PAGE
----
Community meetings, social events, formal and informal resident gatherings – all are great opportunities to introduce the FSS program and FSS coordinators. Property management staff and the FSS coordinator can explain the program and answer residents’ questions directly. Coordinators may also consider going door-to-door and speaking directly to potential participants.
Engaging peer representatives
Current program participants and successful graduates may be your most effective marketing tool. Graduates can inspire and encourage other families to join the FSS program, and success stories can be distributed widely through newsletters, on PHA or owner websites, and in the local press. Current or graduated FSS participants can speak at meetings, be listed as a resource on promotional materials, or be matched one-on-one with potential enrollees.
At minimum, FSS programs should have printed brochures with basic information about the program and how to apply, including phone numbers and emails for points of contact and addresses of FSS program websites.
Promotional materials can be included in new residents’ welcome packets, sent with reexamination packages, or distributed in mass mailings (or email blasts), as well as displayed in residence lobbies, on bulletin boards, and in other public spaces of the PHA, government agencies, and nonprofit service providers. Copies should also be made available to all housing specialists and other staff who work directly with residents.
Social media can also help to extend the reach of marketing efforts. Some FSS programs maintain their own Facebook page while others have created Twitter accounts—both can be effective channels to share program information and announcements, recognize graduates, and link to other resources.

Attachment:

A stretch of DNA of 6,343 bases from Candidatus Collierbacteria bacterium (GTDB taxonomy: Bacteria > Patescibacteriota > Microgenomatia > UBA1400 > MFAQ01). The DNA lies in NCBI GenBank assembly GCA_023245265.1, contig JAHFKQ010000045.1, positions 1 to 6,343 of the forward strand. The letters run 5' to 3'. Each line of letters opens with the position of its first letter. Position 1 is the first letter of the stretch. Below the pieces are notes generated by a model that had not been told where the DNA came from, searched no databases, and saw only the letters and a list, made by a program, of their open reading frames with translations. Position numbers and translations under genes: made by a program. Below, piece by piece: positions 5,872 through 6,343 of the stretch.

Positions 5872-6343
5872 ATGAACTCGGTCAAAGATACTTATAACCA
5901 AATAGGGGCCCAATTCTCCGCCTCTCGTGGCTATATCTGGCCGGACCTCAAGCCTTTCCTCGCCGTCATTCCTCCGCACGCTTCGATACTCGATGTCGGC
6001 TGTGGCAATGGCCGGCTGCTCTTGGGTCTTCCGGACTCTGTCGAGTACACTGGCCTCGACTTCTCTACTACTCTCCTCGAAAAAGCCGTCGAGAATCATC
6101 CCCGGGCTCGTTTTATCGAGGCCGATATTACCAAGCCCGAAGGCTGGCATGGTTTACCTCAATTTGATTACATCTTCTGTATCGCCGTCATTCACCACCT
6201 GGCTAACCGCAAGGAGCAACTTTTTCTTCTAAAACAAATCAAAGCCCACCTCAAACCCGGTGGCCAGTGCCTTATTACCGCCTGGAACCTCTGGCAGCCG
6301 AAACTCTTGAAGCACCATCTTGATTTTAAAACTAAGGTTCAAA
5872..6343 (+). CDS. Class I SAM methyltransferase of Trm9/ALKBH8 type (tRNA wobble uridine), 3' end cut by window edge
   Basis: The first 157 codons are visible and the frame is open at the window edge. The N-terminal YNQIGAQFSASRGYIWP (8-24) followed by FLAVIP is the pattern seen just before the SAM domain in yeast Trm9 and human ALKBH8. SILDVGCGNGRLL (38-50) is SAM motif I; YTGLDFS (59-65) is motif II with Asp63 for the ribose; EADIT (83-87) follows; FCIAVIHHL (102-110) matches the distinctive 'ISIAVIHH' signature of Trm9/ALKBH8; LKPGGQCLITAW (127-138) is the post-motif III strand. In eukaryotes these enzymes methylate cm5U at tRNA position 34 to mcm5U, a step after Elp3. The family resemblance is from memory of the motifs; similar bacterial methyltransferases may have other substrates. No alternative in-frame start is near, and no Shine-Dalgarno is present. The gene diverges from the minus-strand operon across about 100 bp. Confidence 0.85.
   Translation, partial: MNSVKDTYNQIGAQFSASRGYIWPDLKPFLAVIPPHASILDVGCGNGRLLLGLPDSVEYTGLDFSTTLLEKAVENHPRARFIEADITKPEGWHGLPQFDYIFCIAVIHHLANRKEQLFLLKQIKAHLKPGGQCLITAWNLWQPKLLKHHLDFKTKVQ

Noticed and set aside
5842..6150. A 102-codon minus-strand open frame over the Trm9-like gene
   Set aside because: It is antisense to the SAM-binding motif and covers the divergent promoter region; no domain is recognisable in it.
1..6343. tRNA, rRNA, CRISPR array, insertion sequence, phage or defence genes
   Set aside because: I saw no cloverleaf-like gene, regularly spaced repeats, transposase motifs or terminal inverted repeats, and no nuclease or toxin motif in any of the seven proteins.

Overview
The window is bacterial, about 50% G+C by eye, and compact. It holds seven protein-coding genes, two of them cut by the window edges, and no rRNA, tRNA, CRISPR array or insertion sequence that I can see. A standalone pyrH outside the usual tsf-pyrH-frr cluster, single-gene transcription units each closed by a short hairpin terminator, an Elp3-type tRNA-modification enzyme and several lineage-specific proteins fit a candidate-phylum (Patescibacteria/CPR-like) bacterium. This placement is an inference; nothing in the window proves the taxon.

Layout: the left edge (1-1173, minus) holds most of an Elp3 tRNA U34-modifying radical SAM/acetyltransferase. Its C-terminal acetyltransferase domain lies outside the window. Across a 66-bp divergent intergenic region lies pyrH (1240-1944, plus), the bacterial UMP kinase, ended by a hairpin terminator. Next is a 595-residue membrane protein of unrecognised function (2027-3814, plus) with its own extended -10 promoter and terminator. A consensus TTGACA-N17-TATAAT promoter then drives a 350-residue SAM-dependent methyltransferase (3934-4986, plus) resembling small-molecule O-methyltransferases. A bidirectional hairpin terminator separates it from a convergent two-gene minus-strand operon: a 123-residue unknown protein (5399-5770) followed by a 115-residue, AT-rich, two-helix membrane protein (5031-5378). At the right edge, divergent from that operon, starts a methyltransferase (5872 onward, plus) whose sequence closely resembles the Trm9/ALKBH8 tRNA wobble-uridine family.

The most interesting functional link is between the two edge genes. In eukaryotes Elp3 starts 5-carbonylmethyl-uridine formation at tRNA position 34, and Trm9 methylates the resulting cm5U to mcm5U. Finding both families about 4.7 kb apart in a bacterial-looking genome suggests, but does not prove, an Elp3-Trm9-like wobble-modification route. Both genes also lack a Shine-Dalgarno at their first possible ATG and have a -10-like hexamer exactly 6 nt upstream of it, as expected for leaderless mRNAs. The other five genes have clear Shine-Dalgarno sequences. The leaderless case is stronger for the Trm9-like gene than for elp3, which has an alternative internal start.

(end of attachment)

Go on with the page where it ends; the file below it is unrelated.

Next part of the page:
FSS practitioners share their marketing and recruitment strategies in this video clip.
The following are suggested topics for informational materials (click the arrows to expand the content):
A description of the FSS program A description of the FSS program, noting that it is a voluntary program designed to last five years, but that residents can complete their goals and graduate from the program sooner.A description of the process through which participants
advance through the FSS program A description of the process through which participants advance through the FSS program including participant assessments, the development of Individual Training and Services Plans, the pursuit of suitable employment, etc.A list of benefits of enrollment in the FSS program A list of benefits of enrollment in the FSS program, including automatic savings through an escrow account and the support, guidance and resource linkages provided by an FSS coordinator.Sample escrow calculations Sample escrow calculations that highlight how growth in earnings leads to substantial escrowed savings.A list of services and supports A list of services and supports that the FSS program can help participants access.Sample profiles of successful FSS program graduates Sample profiles of successful FSS program graduates to illustrate in an accessible story form the potential of the program to help families make progress toward economic security. All profiles should be with the explicit permission of the individual and should only include their first names or initials or use a pseudonym.
Some PHAs and owners have also chosen to rename their FSS programs to avoid confusion among potential participants about how the program works or better reflect their local program focus.
In these videos FSS practitioners describe why they changed their local program names and how they re-branded the program to better communicate its goals.
Examples of FSS Promotional Materials
Below are links to examples of FSS promotional materials from various FSS program providers.
The following are examples of promotional materials utilized by FSS programs:
The sample resources provided on this page are for information purposes only. Their inclusion in this training does not imply the endorsement of HUD or any other organization.